from the petroleum-human-engineering dept.
Hugh Pickens writes "The NY Times reports that gas prices are already at record highs for the winter months — averaging $4.32 in California and $3.73 a gallon nationally. As summer approaches, demand for gasoline rises, typically pushing prices up around 20 cents a gallon. But gas prices could rise another 50 cents a gallon or more, analysts say, if the diplomatic and economic standoff over Iran's nuclear ambitions escalates into military conflict or there is some other major supply disruption. 'If we get some kind of explosion — like an Israeli attack or some local Iranian revolutionary guard decides to take matters in his own hands and attacks a tanker — than we'd see oil prices push up 20 to 25 percent higher and another 50 cents a gallon at the pump,' says Michael C. Lynch, president of Strategic Energy and Economic Research. A sharp rise in the prices of oil and gas would crimp the nation's budding economic recovery would cause big political problems at home for President Obama, who is already being attacked by Republican presidential candidates over gas prices and his overall energy policies. On the other hand, environmentalists see high gas prices as a helpful step toward the development of alternative energy. Secretary Treasury Steven Chu notably said in 2008 'we have to figure out how to boost the price of gasoline to the levels in Europe' to make Americans trade in their 'love affair with the automobile' for a marriage to mass transit. In the meantime President Obama is in a bind because any success in tightening sanctions on Iran could squeeze global oil supplies, pushing up prices and causing serious economic repercussions at home and abroad."
MrSeb writes: "Japanese researchers have created a hand-held gun that can jam the words of speakers who are more than 30 meters (100ft) away. The gun has two purposes, according to the researchers: At its most basic, this gun could be used in libraries and other quiet spaces to stop people from speaking — but its second application is a lot more chilling. The researchers were looking for a way to stop 'louder, stronger' voices from saying more than their fair share in conversation. The paper reads: 'We have to establish and obey rules for proper turn-taking when speaking. However, some people tend to lengthen their turns or deliberately interrupt other people when it is their turn in order to establish their presence rather than achieve more fruitful discussions. Furthermore, some people tend to jeer at speakers to invalidate their speech.' In other words, this speech-jamming gun was built to enforce 'proper' conversations. Can you imagine the effect of such a device if you used it at a political rally, when pointed at Santorum, Romney, Paul, or Obama? Or what if it was used on the audience by a totalitarian state?"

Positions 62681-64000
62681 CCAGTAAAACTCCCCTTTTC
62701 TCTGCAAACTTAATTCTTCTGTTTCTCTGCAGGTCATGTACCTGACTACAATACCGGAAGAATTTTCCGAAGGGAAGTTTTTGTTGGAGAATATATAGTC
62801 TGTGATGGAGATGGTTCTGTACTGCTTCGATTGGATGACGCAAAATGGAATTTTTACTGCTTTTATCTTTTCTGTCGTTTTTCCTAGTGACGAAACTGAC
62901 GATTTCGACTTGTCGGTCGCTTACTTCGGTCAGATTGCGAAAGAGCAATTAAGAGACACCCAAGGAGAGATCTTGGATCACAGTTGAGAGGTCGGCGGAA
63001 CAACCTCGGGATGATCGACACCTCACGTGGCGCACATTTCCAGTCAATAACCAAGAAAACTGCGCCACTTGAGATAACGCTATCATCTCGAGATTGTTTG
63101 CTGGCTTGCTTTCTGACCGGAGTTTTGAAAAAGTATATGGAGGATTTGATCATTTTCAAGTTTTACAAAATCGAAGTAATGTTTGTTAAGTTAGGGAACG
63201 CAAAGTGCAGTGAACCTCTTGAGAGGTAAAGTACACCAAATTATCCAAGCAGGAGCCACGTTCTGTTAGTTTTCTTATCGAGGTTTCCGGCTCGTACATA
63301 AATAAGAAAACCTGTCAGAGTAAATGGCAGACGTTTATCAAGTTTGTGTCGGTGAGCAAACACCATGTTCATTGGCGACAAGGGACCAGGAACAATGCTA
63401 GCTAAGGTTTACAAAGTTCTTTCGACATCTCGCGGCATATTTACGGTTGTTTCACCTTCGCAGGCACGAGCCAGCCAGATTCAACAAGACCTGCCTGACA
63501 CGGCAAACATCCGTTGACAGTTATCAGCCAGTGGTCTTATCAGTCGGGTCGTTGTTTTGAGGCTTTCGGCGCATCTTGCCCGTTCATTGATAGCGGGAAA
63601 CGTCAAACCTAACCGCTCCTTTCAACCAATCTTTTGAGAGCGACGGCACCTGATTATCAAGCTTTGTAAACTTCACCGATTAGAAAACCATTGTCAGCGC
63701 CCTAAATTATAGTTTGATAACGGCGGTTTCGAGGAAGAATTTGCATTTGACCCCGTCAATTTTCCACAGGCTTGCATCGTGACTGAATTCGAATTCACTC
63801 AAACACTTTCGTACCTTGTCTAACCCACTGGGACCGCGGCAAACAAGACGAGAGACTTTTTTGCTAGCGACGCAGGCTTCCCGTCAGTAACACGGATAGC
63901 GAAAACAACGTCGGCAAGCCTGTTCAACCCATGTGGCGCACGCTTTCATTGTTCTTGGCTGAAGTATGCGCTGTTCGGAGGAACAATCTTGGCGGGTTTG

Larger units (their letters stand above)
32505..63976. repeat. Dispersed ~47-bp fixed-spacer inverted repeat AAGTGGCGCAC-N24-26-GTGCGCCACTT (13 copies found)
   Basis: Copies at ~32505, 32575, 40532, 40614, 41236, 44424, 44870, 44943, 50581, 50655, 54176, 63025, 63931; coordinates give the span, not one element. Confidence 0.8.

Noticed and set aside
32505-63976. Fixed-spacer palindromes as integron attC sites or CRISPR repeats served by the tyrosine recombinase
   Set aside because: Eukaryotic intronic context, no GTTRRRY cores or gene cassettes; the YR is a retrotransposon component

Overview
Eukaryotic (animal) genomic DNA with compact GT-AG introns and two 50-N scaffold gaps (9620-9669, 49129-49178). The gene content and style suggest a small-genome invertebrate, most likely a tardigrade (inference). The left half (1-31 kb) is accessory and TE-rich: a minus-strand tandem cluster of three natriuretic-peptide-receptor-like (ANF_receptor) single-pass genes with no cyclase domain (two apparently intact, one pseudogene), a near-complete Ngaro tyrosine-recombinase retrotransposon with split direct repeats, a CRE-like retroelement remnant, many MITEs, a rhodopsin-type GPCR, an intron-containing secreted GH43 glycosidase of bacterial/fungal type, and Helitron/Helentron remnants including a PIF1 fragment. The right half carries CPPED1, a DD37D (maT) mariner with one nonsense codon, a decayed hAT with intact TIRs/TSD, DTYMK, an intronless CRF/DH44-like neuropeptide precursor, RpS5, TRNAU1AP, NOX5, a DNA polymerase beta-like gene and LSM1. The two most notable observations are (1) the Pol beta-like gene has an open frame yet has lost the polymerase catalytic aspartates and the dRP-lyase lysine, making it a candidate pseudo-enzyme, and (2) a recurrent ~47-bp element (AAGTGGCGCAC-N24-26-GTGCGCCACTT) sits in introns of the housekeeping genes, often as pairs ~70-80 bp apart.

alphadogg writes: The little cameras in your home are multiplying. There are the ones you bought, perhaps your SLR or digital camera, but also those that just kind of show up in your current phone, your old phone, your laptop, your game console, and soon your TV and set-top box. Varun Arora, founder of startup GotoCamera in Singapore, wants you to turn them all on and let his company's algorithms analyze what they show, then sell the results as marketing data, in a sort of visual version of what Google and other firms do with search results and free email services.
This is actually very insightful, female dating behavior was based to a large part on having an abundance of potential mates to choose from, they were essentially buyers, whereas men traditionally acted as sellers trying to impress women ( I know I'm oversimplifying). Now with online dating, the market has basically evened out somewhat for men as women are openly competing for mates, thus they have become more like sellers, allowing men to start behaving somewhat more like buyers.
from the for-safe-delivery-of-your-gluteus-maximus dept.
sighted writes "This week's huge solar storm will benefit future astronauts, thanks to the rover Curiosity, now on its way to Mars. The rover is equipped with an instrument that measures the radiation exposure that could affect a human astronaut en route to the Red Planet. Scientists are just starting to pore over the data from the blast of particles. Don't worry about the poor robotic geologist, though: 'No harmful effects to the Mars Science Laboratory have been detected from this solar event,' says NASA."
derekmead writes: News broke today that January 20, 1992 was Ice Cube's Good Day. Since then, there's been talk of National Good Day Day, which all assumes that 1/20 is free. Here's a history of January 20, along with a petition to make it a national holiday.
from the sssssstrike-three! dept.
slew writes "This is a followup to this earlier story about 2 of 3 of Rambus's 'critical' patents being invalidated. Apparently now it's a hat-trick."
There's something that seems unsavory and wasteful about a business environment in which a company's stock value "fluctuates sharply on its successes and failures in patent litigation and licensing." The linked article offers a brief but decent summary of the way Rambus has profited over the years from these now-invalidated patents.
JonathansCorner.com writes: "Just posted: a 197 displayed character tweet. The tweet in question? "http://I-think-I-have-found-a-way.com to-say-more-than-140-chars.com in-a-single-tweet-SO-I-invite.com you-to-visit-my-free-online.com library-with-things-galore.com — online at JonathansCorner.com""